Then in January, HeartMD discussed the mechanisms of these meds very cogently and Chris followed with

  1. Of all the drugs in their pipeline, I think NKTR-214 offers the most promise. It can potentially work synergistically with many different checkpoint inhibitors and on top of that it can turn ineffective checkpoint inhibitors into effective therapies. There is potential for many partnerships here.

  2. I haven’t considered NKTR as a buyout target. It’s possible, but I think NKTR can become much more valuable as a stand-alone company.

Then, a week and a half ago HeartMD summarized the most recent conference call. This was what decided me to go back in. Here are some excerpts from his post. Read them!

(I, Saul, am skipping the discussion of Nektar-181, the relatively non-addicting opiod, as a done deal at present, but peripheral to the story…)

NKTR-214 – CD122-biased agonist, designed to stimulate the patient’s immune system to fight cancer

  • Compelling results in clinical efficacy and safety has led to the collaboration with Bristol Myers Squib (BMS)

  • The collaboration will allow rapid and broad development as backbone of cancer care across multiple indications.

  • The collaboration does not prevent other collaborations with other companies/cancer agents

  • Nektar will book all global revenues and keep 65% of global profits

  • Upfront payment of $1 billion and premium equity investment of $850 million at $102.60/sh

  • Nektar maintains pricing and distribution control

  • Collaboration commences 2Q 2018

  • The collaboration puts Nekatar in a very strong financial position to develop N-214, (and other meds in the pipeline)

  • It will initiate 20 studies with BMS, 15,000 patients in 9 tumor types

  • All will start within 14 months of collaboration commencement

  • First two Phase 3 studies will start 2Q 2018 in melanoma and renal cell carcinoma

  • They then gave updates on the response rates to N-214 in the PIVOT study, which improved from 46% at initial presentation last year to 57% later, but has now increased to 71%.

  • In all cancers studied, response rate is now 60% among all comers that are PD-L1 negative


  • 2nd Phase involves 330 more patients with 5 different tumor types by end of Q3 2018

  • Adding 3 new cohorts in 2Q 2018: colorectal, gastric and small cell lung cancer

  • They plan to initiate additional collaborative agreements with other anti-cancer agents this year

  • Other potential uses for N-214 are promising in pre-clinical studies including vaccines

NKTR 262 - They also seemed very excited about the potential combination of N-214 and N-262 with and without Opdivo, and listening to them got me excited as well. 214/262 combo trial starts this month with plan to enroll 400 patients with 8 tumor types. Initial data expected 4Q 2018. They don’t talk much about NKTR-262. It’s difficult to find a lot of information on it.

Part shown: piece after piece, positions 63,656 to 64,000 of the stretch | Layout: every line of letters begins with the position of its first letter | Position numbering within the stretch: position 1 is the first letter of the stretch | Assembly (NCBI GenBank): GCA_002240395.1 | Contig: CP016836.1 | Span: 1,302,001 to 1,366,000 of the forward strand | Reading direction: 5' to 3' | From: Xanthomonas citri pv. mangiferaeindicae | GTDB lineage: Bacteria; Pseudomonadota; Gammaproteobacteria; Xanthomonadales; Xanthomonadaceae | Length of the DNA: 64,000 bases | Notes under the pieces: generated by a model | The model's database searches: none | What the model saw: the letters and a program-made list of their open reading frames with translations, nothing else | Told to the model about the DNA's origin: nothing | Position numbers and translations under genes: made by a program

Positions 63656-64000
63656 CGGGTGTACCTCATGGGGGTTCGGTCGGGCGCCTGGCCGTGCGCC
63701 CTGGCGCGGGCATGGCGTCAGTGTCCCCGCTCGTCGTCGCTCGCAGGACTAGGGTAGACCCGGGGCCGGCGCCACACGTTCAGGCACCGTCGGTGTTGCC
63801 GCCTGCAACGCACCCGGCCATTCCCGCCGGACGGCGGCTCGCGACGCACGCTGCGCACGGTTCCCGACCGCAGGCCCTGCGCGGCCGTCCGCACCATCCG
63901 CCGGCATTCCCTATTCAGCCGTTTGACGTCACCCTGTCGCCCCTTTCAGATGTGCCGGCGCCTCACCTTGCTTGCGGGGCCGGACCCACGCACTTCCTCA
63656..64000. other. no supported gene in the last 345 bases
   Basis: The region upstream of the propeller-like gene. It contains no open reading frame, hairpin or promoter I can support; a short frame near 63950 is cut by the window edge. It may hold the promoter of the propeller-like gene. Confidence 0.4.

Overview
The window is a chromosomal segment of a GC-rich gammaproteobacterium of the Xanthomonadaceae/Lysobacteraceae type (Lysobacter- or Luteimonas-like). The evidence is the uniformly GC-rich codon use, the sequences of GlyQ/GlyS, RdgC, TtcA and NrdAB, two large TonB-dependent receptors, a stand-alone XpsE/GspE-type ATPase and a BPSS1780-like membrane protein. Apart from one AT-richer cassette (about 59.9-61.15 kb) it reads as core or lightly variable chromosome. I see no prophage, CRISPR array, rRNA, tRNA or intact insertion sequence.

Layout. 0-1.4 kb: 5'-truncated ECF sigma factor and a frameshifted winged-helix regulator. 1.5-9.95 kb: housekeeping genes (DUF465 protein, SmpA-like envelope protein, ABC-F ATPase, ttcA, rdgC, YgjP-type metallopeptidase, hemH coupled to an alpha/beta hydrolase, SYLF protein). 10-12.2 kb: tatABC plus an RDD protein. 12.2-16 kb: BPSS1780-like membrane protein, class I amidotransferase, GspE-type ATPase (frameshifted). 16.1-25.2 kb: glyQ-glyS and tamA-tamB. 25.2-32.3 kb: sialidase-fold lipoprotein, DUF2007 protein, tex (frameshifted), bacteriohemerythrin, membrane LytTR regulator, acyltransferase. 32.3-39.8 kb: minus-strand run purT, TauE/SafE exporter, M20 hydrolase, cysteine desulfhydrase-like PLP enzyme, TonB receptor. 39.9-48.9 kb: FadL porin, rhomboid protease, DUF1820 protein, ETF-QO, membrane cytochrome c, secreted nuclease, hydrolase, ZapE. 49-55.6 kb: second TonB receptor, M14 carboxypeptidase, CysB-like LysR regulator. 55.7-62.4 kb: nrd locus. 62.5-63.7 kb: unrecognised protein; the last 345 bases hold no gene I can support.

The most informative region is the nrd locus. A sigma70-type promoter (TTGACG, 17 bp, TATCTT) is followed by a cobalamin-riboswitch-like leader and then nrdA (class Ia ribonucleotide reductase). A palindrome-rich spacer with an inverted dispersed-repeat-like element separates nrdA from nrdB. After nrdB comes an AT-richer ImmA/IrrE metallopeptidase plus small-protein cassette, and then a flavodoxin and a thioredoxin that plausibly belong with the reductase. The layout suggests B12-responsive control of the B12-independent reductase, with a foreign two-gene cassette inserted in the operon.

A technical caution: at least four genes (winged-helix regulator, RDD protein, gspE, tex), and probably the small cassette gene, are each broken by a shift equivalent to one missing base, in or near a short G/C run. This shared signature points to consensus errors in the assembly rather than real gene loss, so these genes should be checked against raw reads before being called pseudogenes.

NKTR-262 is a small molecule agonist that targets toll-like receptors (TLRs) found on immune cells. It is designed to overcome the body’s dysfunction of antigen-presenting cells (APC), such as dendritic cells, which are critical to adaptive immunity and create antigen-specific cytotoxic T cells. In preclinical, a single intra-tumoral dose of NKTR-262, administered in combination with NKTR-214, resulted in complete abscopal effects in multiple tumor models.

Saul’s comment: The abscopal effect is a phenomenon in the treatment of metastatic cancer, where localized treatment of a base tumor causes not only a shrinking of the treated tumor, but also a shrinking of metastases throughout the body. This is very exciting results!!!

My take (Saul) was: This could be very, VERY big. This could become a HUGE company. I will buy back in.

Look at the difference between this and Kite, for instance. Kite’s medication had to be custom made for each patient. This meant, they had to draw blood samples, send them back to a central lab, do whatever they had to do to the T-cells, and then send them back to be re-injected into the patient, some weeks later. This made the cost very high. It had dangerous, life-threatening side-effects potentially, and people who took the medication had to expect to get very sick from the medication for a while. This was pretty much their main medication that had made any progress. But they got bought out for $7 billion.